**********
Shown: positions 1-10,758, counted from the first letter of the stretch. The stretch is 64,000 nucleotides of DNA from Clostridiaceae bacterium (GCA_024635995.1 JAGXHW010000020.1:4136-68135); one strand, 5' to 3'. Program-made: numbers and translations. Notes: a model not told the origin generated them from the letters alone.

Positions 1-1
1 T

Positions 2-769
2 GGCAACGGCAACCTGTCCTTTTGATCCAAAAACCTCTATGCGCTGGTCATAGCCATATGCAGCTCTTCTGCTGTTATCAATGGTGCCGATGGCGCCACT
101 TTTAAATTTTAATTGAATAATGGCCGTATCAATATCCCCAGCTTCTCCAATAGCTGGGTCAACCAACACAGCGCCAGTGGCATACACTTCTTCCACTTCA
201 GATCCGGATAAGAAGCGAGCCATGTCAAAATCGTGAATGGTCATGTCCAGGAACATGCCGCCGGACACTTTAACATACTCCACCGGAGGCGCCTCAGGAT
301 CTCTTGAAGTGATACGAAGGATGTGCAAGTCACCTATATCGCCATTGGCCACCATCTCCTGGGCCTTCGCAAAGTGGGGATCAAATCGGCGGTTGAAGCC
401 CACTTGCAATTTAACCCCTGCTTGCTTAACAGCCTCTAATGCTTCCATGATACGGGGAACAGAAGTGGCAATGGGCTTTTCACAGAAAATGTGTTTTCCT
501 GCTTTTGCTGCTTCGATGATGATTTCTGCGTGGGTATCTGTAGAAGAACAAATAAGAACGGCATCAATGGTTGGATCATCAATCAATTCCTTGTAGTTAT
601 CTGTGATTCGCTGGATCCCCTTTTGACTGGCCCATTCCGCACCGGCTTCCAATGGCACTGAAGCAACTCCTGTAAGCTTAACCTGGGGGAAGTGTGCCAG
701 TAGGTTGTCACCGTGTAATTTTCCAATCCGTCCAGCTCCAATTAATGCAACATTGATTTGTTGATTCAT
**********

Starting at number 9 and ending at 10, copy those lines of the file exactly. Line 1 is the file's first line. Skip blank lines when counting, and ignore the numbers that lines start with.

401 CACTTGCAATTTAACCCCTGCTTGCTTAACAGCCTCTAATGCTTCCATGATACGGGGAACAGAAGTGGCAATGGGCTTTTCACAGAAAATGTGTTTTCCT
501 GCTTTTGCTGCTTCGATGATGATTTCTGCGTGGGTATCTGTAGAAGAACAAATAAGAACGGCATCAATGGTTGGATCATCAATCAATTCCTTGTAGTTAT